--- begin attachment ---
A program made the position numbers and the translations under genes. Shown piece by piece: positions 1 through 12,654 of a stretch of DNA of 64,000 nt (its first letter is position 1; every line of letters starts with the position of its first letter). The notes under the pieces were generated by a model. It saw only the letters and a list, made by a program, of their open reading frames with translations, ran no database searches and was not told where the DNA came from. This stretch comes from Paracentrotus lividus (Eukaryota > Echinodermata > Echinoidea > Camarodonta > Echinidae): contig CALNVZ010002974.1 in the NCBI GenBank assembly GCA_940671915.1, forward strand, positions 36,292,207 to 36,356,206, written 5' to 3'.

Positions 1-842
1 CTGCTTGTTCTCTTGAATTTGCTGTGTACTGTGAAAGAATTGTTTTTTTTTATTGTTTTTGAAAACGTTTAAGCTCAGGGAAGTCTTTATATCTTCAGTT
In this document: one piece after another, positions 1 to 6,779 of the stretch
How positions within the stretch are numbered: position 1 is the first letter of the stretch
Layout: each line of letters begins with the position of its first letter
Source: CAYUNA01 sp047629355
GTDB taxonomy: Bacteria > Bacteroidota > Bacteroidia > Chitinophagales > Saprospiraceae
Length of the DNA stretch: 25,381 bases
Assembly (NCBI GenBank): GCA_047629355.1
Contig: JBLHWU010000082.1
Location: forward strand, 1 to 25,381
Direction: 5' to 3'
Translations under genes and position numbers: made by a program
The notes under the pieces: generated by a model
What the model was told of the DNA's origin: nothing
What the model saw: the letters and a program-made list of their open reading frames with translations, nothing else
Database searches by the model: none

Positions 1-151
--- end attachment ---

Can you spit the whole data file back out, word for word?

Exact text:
A program made the position numbers and the translations under genes. Shown piece by piece: positions 1 through 12,654 of a stretch of DNA of 64,000 nt (its first letter is position 1; every line of letters starts with the position of its first letter). The notes under the pieces were generated by a model. It saw only the letters and a list, made by a program, of their open reading frames with translations, ran no database searches and was not told where the DNA came from. This stretch comes from Paracentrotus lividus (Eukaryota > Echinodermata > Echinoidea > Camarodonta > Echinidae): contig CALNVZ010002974.1 in the NCBI GenBank assembly GCA_940671915.1, forward strand, positions 36,292,207 to 36,356,206, written 5' to 3'.

Positions 1-842
1 CTGCTTGTTCTCTTGAATTTGCTGTGTACTGTGAAAGAATTGTTTTTTTTTATTGTTTTTGAAAACGTTTAAGCTCAGGGAAGTCTTTATATCTTCAGTT
In this document: one piece after another, positions 1 to 6,779 of the stretch
How positions within the stretch are numbered: position 1 is the first letter of the stretch
Layout: each line of letters begins with the position of its first letter
Source: CAYUNA01 sp047629355
GTDB taxonomy: Bacteria > Bacteroidota > Bacteroidia > Chitinophagales > Saprospiraceae
Length of the DNA stretch: 25,381 bases
Assembly (NCBI GenBank): GCA_047629355.1
Contig: JBLHWU010000082.1
Location: forward strand, 1 to 25,381
Direction: 5' to 3'
Translations under genes and position numbers: made by a program
The notes under the pieces: generated by a model
What the model was told of the DNA's origin: nothing
What the model saw: the letters and a program-made list of their open reading frames with translations, nothing else
Database searches by the model: none

Positions 1-151